The first time I saw you, I cried. As the nurse brought you to me, she said “Such a sweet moment for you, hon.” Most of my tears were of happiness. I smiled at her, hoping she couldn’t tell that I also cried out of fear. Fear that you were so small and weighed less than anticipated. Fear that you were born too early. Fear that something may be wrong with your health. I wished you were bigger.
You struggled for a bit to latch on. Your mouth was so tiny that I initially had to use a syringe to give you breastmilk. But you were a hungry little guy…a lactation consultation and a couple of days later, you became a pro. The doctor announced you were free to go, all four pounds of you. I looked down at you in your preemie outfit. I wished you were bigger.
We nervously carried you in your new car seat to our vehicle. Checked, double-checked and triple-checked that everything was okay. The nurse giggled and said, “You’ll be ok!” as she walked back into the hospital. I sat down next to you and nearly forgot to strap myself in. “Be careful,” I sternly told your dad (more times than merited). Cars and trucks seemed to roar by us faster and louder than usual. You slept, well, like a baby. But all I could see was how we had to roll up swaddling blankets to secure you in place because I felt your little body was going to move around (it wasn’t). I wished you were bigger.
For months, I’d watch you sleep. I’d lay next to you and watch your belly rise and fall while my eyes burned in need to be shut. “Get some rest,” your dad would say. But I couldn’t. Besides having the baby blues and anxiety, I was terrified of SIDS. It wasn’t until I bought a breathing monitor that I secured to your diaper every time you slept that I finally slept more than an hour at a time. It alerted me twice. And twice it was because it fell off your diaper. I’d fall back asleep after a sigh of relief. I wished you were bigger.
Milestones and Memories
Before you turned one, you woke up one night crying uncontrollably. I checked you for fever. A soiled diaper. A bug bite. Anything that could cause you discomfort. But you continued to cry. I wanted you to tell me what was wrong so I could make it better. But I couldn’t find any clues on your red, little face. I consoled you for hours until you fell asleep in my exhausted arms. I never knew what it was that made you cry. I wished you were bigger.
As a speech pathologist, I was very much aware of you reaching milestones. I gave you a little time and tried not to worry, since you were born a little early and all. Your birthday rolled around and still no words. I became a little concerned and inevitably planned language activities for you. At fifteen months, your first word was ‘mouse’ as we watched Disney, Jr. I wished you were bigger.
One day I took you to Hobby Lobby as I searched for artificial flowers. I turned my back for a second. I grabbed the perfect stem and turned to place it in the cart where you were sitting. A woman had approached us, unbeknownst to me, and your arms were reaching for her as you looked at her with your gummy smile. “He is so cute,” she said. I smiled but didn’t like that you didn’t recognize she was a stranger. I wished you were bigger.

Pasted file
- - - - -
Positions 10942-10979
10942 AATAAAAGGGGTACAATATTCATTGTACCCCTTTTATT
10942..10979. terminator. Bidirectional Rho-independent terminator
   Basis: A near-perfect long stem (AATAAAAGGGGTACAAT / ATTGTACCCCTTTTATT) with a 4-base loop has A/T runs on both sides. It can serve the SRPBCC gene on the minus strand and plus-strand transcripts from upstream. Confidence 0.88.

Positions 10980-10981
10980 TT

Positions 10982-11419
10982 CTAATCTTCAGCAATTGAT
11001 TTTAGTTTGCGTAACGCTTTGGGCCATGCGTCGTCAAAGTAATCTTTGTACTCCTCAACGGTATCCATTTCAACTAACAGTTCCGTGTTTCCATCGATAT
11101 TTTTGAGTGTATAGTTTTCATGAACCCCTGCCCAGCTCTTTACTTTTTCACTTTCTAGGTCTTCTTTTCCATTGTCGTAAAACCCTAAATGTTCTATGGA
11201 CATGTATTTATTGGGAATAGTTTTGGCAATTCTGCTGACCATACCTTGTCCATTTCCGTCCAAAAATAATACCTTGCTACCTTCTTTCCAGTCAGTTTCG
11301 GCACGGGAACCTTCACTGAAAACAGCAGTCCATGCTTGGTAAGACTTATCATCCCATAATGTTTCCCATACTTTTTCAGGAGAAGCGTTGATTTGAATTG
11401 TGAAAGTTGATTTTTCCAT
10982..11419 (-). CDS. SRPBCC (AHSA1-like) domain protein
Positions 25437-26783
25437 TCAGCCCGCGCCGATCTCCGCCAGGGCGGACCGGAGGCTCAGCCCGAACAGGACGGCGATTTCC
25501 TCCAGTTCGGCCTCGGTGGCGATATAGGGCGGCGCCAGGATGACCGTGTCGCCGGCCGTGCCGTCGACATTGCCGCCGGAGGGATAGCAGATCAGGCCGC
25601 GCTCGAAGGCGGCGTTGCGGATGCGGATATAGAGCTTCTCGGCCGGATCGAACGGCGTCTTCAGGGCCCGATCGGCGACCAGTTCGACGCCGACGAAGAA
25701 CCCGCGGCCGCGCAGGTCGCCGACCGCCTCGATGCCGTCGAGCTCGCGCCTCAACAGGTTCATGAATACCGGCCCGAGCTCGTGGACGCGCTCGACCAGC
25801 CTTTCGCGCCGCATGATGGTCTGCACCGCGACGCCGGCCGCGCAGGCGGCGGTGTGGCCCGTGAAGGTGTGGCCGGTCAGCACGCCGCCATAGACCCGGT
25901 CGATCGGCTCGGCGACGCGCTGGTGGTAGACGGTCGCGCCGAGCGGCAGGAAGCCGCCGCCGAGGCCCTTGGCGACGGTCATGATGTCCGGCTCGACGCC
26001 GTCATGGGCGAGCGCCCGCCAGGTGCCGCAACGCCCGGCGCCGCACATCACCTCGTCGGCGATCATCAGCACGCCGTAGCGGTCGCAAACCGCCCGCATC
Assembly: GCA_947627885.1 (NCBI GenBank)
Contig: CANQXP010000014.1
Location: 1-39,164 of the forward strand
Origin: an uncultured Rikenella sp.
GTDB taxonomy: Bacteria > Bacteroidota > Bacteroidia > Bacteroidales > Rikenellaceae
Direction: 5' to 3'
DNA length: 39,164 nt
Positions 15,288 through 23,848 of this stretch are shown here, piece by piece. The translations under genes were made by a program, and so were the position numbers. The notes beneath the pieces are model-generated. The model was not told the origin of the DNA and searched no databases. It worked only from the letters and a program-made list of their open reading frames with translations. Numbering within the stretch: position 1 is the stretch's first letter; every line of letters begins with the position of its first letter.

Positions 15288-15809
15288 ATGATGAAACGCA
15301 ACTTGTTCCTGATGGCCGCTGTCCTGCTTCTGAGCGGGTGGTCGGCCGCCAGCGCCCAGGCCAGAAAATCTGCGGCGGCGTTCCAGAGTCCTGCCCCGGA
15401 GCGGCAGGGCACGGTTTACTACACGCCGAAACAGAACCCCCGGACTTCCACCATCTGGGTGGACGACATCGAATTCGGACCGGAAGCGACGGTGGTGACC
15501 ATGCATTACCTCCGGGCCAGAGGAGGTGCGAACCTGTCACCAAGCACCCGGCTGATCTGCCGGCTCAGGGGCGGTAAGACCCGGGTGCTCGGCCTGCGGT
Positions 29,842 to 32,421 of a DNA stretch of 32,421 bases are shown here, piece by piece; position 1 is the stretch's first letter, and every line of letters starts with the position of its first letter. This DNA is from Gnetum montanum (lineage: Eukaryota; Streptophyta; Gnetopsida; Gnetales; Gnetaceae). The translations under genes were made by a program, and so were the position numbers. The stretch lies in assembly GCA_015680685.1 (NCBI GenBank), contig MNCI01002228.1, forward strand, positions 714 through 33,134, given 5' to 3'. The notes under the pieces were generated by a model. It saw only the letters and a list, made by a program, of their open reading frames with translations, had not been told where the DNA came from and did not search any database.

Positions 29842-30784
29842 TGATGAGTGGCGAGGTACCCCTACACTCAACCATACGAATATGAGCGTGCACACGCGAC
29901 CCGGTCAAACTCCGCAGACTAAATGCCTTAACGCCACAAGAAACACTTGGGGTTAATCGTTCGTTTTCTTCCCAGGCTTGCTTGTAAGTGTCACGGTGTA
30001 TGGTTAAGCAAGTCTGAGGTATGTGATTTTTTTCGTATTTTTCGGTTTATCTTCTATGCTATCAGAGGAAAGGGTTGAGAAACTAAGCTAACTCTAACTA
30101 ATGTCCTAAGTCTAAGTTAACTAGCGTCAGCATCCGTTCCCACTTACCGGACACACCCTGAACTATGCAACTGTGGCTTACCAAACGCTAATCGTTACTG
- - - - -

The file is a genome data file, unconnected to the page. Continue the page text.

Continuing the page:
We went to the park and I followed closely behind you on the small jungle gym. “Déjalo jugar sólo,” your grandma would say (let him play by himself). I was afraid you would fall while climbing the stairs. You were a clumsy little toddler. When a bigger boy bumped into you by accident, you cried because the pebbles scratched your hands. I wished you were bigger.
Pre-school started in August. Although you initially took to the new schedule well, there were days that you cried as I left you at your classroom. My heart would break a little at the sight of heavy tears rolling down your cheeks. But I wanted you to understand that I was taking you there for your benefit. I wished you were bigger.
You are four years old now. “I’m a big boy, mommy!” you proclaim occasionally. You are growing just as you should. You dress yourself, tell me when you need to go potty, can identify if you have a tummy ache and even know the code to your iPad (seriously).
You surprise me with the things you say, the wisdom in your little heart and how your personality is one of its kind. I’ve longed for this stage in your life for so long. And now that it’s here, I have a few requests to make.
- Let me continue to walk you to your classroom.
- Fall asleep in my arms as often as you please.
- Shower me with kisses like you always do. Let me run after you in the park.
Because I’ve realized that after four years of wishing you were bigger, now I wish I could stop time.
I wish I could hold you as a baby, just once. I wish I could bury my nose in your hair as you nestle on my chest at three in the morning. I wish I could hear you call me “mama” for the first time again. I wish I could relive it all.
But for tonight, I’ll look at you lovingly as you sleep next to me, kiss you gently on the forehead and revel in the moment. My wish, my son, is that no matter how big you get, you will always stay my baby.